The Salvator-Dormus 1891 is an early Austrian self-loading pistol. It is often considered the first semi-automatic pistol, and faces competition with the Laumann 1891 over said title.
The Salvator-Dormus was designed by Archduke Carl Salvator and Sir Georg Dormus in 1891, and was patented and production began the same year. In the first (and only) Austrian weapon trial the weapon was entered in in 1896 or 1897, the Salvator-Dormus was rejected in favor of the Rast & Gasser M1898 revolver; it would not be until 1907 when Austria would adopt a semi-automatic pistol. Very few of the Salvator-Dormus pistols were made; roughly 50 were made, with most being made around 1896 or 1897 for those trials.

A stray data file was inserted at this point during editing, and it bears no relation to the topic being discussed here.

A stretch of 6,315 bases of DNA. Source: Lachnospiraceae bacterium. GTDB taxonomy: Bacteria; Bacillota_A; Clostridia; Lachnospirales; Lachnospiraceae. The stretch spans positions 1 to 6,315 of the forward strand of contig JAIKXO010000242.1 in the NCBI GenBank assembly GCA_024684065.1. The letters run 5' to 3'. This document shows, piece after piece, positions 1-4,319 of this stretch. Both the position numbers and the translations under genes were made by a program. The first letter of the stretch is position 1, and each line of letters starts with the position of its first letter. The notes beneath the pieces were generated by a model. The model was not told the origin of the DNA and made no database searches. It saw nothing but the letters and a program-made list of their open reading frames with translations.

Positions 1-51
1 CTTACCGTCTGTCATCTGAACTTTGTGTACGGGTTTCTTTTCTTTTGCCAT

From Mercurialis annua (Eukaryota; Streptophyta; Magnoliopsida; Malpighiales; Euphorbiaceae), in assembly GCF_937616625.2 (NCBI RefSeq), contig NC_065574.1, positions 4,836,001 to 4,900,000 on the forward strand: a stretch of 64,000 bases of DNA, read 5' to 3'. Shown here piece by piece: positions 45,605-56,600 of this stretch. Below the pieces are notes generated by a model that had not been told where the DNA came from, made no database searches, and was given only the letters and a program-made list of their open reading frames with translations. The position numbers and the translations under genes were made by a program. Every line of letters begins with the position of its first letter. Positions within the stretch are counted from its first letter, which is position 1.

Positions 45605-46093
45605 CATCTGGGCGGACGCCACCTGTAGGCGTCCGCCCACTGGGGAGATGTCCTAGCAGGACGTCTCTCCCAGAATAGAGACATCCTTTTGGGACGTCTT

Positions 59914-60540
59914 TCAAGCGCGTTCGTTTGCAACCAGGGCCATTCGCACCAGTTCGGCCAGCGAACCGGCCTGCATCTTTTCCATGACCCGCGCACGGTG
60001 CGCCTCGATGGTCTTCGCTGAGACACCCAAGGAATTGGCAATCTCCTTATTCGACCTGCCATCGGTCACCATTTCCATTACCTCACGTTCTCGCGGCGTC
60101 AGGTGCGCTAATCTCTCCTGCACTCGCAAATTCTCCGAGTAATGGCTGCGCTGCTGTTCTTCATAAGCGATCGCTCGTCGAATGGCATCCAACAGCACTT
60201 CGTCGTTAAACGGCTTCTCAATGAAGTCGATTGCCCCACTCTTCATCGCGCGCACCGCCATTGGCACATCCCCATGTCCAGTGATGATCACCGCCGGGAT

The weapon is often erroneously considered a straight blowback weapon in many sources; the Salvator-Dormus is actually a delayed blowback weapon. The weapon's action is unique in that it uses the shooter's finger pressure on the trigger to act as the delaying force. The weapon is loaded with a 5-round en bloc clip that would fall out the bottom of the handle when all ammunition was expended. There was a cover on the bottom of the pistol grip which would expose the cavity where the clip drops out from. As there is a cover at the bottom of the pistol grip, in theory one can fire up to three clips (15 shots) before having to empty the grip, with the empty clips falling to the bottom of the grip and get stopped by the cover, with subsequent clips falling on top of other clips.